Skeptophilia (skep-to-fil-i-a) (n.) - the love of logical thought, skepticism, and thinking critically. Being an exploration of the applications of skeptical thinking to the world at large, with periodic excursions into linguistics, music, politics, cryptozoology, and why people keep seeing the face of Jesus on grilled cheese sandwiches.

Friday, August 15, 2014

Face value

I find it fascinating, and often a little unsettling, how we fool ourselves into thinking that our responses, reactions, and thoughts are intelligent.

Now, don't get me wrong, here.  Some of them are.  My writing a blog about rationalism would be a little pointless if we were incapable of thinking rationally, after all.

On the other hand, it's worthwhile keeping in mind the awareness of how much of our behavior is on the instinctive level.  So many of our responses are based on misperception, gut reactions, and inaccurate processing that it's a wonder that we function as well as we do.

Yet another blow to our sense that our brains are making decisions based on logic came this week, when a team of psychologists at New York University published research that indicates that our judgments about whether a face is trustworthy happen within a fraction of a second of our seeing it -- far too fast for it to be a conscious decision.

Jonathan Freeman, Ryan Stoller, Zachary Ingbretsen, and Eric Hehman did a fascinating study in which subjects were placed inside a fMRI scanner, and monitored while they were shown images of human faces for only a few milliseconds, too quickly to register in the conscious mind.  The facial images were also "backward masked" -- followed by irrelevant images that had been shown to terminate the activity of the brain's facial processing systems.  Therefore, none of the facial images reached the conscious awareness of the test subjects (something confirmed by questioning after the experiment was concluded).

The researchers then looked at the response of the amygdala, a part of the brain that previous studies had found was active when people make judgments about trustworthiness, safety, and risk.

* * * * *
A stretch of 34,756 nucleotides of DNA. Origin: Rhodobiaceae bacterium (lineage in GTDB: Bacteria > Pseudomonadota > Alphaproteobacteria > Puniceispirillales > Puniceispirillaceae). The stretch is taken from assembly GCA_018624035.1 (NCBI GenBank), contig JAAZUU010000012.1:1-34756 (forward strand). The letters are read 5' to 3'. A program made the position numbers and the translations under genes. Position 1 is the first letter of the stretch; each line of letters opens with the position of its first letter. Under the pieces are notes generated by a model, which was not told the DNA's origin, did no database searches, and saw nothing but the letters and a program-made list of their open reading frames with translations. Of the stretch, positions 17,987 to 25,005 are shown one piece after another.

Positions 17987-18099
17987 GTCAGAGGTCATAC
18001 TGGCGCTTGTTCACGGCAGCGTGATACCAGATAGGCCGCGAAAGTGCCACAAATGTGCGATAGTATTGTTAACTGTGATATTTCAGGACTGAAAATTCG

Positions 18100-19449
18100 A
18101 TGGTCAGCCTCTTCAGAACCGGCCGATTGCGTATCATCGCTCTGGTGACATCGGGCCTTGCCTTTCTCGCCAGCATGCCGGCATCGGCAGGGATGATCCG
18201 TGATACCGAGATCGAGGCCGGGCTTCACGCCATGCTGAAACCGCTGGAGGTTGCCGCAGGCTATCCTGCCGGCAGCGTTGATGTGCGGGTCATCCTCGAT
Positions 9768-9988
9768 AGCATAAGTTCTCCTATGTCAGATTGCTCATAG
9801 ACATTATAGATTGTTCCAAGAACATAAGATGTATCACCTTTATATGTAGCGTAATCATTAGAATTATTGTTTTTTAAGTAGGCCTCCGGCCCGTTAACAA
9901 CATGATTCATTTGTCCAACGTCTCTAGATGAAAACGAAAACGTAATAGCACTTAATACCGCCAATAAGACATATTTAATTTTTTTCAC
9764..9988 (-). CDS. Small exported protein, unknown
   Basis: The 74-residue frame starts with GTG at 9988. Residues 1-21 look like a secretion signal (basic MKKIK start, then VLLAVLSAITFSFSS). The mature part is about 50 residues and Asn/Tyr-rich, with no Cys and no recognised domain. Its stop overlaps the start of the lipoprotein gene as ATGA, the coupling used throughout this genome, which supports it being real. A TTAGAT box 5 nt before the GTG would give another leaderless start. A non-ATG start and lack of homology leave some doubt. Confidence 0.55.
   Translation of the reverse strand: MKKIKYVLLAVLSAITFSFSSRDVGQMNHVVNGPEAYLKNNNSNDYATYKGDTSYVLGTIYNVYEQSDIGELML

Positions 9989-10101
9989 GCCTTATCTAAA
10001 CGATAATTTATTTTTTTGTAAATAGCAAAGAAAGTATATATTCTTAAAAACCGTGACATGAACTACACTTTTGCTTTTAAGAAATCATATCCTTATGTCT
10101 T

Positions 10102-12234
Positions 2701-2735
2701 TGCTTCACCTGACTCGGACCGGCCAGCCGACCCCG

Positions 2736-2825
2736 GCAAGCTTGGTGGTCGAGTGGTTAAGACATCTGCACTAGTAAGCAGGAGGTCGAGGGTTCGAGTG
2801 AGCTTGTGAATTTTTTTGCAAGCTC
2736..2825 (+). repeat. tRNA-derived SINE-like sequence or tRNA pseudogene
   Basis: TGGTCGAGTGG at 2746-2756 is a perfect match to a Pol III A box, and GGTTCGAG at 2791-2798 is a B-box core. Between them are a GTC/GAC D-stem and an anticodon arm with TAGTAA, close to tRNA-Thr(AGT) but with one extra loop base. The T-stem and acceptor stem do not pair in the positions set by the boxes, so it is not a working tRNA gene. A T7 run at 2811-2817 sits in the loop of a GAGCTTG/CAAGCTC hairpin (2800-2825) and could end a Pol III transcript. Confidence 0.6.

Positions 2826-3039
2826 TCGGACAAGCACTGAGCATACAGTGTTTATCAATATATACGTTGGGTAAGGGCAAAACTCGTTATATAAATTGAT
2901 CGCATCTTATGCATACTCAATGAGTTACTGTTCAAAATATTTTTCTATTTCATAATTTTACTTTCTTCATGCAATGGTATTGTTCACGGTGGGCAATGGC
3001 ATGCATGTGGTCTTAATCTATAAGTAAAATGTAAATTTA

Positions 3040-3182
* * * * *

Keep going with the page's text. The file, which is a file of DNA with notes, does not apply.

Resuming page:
Earlier research had indicated that faces with high inner eyebrows and pronounced cheekbones are rated as more trustworthy than faces with low inner eyebrows and shallow cheekbones, so they created artificial images of human faces with a range of differences in these features.

And the flashing images made the activity in the amygdala increase.  The faces designed to be untrustworthy, especially, triggered a response in the fear and anxiety centers of the amygdala.  Freeman writes:
Our findings suggest that the brain automatically responds to a face’s trustworthiness before it is even consciously perceived. The results are consistent with an extensive body of research suggesting that we form spontaneous judgments of other people that can be largely outside awareness... These findings provide evidence that the amygdala’s processing of social cues in the absence of awareness may be more extensive than previously understood. The amygdala is able to assess how trustworthy another person’s face appears without it being consciously perceived.
Which is fascinating, and (of course) you can immediately see the evolutionary advantage of these kinds of snap judgments.  The survival cost of misassessing a person's face varies depending on the kind of mistake you make.  If you mistake an trustworthy person for an untrustworthy one, the risk is usually low; the reverse can be costly, even deadly.

Illustration from a 19th century book on physiognomy [image courtesy of the Wikimedia Commons]

But of course, that means we sometimes do get it wrong.  Our brains, wired through millions of years of natural selection, manage pretty well most of the time, but that doesn't mean that it's always acting on the basis of anything... smart.  "Evolution," as Richard Dawkins put it, "is the law of whatever works."  As long as the end result is protecting us and our progeny, it doesn't really matter if it's operating in a screwy sort of fashion.

So this, of course, blows yet another hole in our sense that our responses are because of some sort of logical thought process.  Oh, no doubt we append all sorts of rationalizations afterwards.  Our immediate impressions, after all, are sometimes right, and if we find out afterwards that the guy we instantly disliked was a nasty bit of work, it reinforces our sense that we're behaving in an intelligent fashion.

But this study should make you question your snap judgments, and apply your logic centers sooner rather than later.  If, as Freeman et al. have shown, the kinds of things we're using to form our impressions of each other include the shapes of peoples eyebrows and cheekbones, it might be time to pay less attention to our "gut instincts."


  1. I wouldn't lose sleep over this too much; like many quickie theories it will probably be disproven or more likely forgotten in a year or too. That said, there are some times where we just do or do not like a person for no real reason, and no amount of logical thinking it out seems to help.
    And there are some times when you had better pay attention to that "gut instinct"; 20/20 is littered with tragic stories (often of women) who wish they had.

  2. If the physical descriptors refer to an individual who looks more neanderthalic, it might make sense. If someone looks neanderthalic, what is the likelyhood that they will have poor impulse control? I realize that I'm being judgemental of neanderthals, though I don't expect one of them to reply to this message in disgust.